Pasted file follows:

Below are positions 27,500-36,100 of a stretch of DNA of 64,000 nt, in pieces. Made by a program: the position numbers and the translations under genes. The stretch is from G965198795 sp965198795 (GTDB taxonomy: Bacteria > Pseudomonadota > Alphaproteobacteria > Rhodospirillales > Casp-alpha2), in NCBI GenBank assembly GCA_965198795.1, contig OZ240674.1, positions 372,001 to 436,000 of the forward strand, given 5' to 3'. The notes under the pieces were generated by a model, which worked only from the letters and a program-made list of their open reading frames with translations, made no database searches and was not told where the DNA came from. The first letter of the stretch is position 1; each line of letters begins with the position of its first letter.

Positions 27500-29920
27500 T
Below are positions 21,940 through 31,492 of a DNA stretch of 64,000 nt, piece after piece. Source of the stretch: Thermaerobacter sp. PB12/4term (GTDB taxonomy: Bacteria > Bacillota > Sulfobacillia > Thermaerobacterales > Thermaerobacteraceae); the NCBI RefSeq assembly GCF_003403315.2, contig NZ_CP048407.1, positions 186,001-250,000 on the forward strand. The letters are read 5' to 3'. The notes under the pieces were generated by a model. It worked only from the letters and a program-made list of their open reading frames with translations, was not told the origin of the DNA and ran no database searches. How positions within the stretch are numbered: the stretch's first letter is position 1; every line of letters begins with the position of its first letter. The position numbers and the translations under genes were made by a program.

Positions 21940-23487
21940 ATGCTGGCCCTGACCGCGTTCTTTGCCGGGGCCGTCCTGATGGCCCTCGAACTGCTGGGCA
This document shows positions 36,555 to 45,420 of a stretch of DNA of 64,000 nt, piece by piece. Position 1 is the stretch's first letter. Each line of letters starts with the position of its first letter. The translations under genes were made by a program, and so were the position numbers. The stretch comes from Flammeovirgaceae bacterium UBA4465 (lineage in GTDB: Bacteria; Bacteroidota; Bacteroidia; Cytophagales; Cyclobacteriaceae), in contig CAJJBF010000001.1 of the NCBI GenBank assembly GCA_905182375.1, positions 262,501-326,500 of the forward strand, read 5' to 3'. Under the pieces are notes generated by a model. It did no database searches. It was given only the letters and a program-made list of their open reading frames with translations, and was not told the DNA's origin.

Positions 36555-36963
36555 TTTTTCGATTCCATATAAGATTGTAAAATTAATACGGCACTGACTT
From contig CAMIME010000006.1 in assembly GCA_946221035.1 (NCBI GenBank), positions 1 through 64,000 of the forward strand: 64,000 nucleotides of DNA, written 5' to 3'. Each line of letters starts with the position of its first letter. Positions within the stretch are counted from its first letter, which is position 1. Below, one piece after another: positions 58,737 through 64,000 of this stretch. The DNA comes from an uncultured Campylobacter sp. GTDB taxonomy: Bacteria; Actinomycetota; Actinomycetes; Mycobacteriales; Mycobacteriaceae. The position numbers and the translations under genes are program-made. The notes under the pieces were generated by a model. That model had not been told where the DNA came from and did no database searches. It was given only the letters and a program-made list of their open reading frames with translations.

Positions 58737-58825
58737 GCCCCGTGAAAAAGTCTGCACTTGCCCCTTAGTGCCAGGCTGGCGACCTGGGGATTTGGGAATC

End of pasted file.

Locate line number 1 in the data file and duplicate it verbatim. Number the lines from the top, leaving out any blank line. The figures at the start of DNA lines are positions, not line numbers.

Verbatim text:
Below are positions 27,500-36,100 of a stretch of DNA of 64,000 nt, in pieces. Made by a program: the position numbers and the translations under genes. The stretch is from G965198795 sp965198795 (GTDB taxonomy: Bacteria > Pseudomonadota > Alphaproteobacteria > Rhodospirillales > Casp-alpha2), in NCBI GenBank assembly GCA_965198795.1, contig OZ240674.1, positions 372,001 to 436,000 of the forward strand, given 5' to 3'. The notes under the pieces were generated by a model, which worked only from the letters and a program-made list of their open reading frames with translations, made no database searches and was not told where the DNA came from. The first letter of the stretch is position 1; each line of letters begins with the position of its first letter.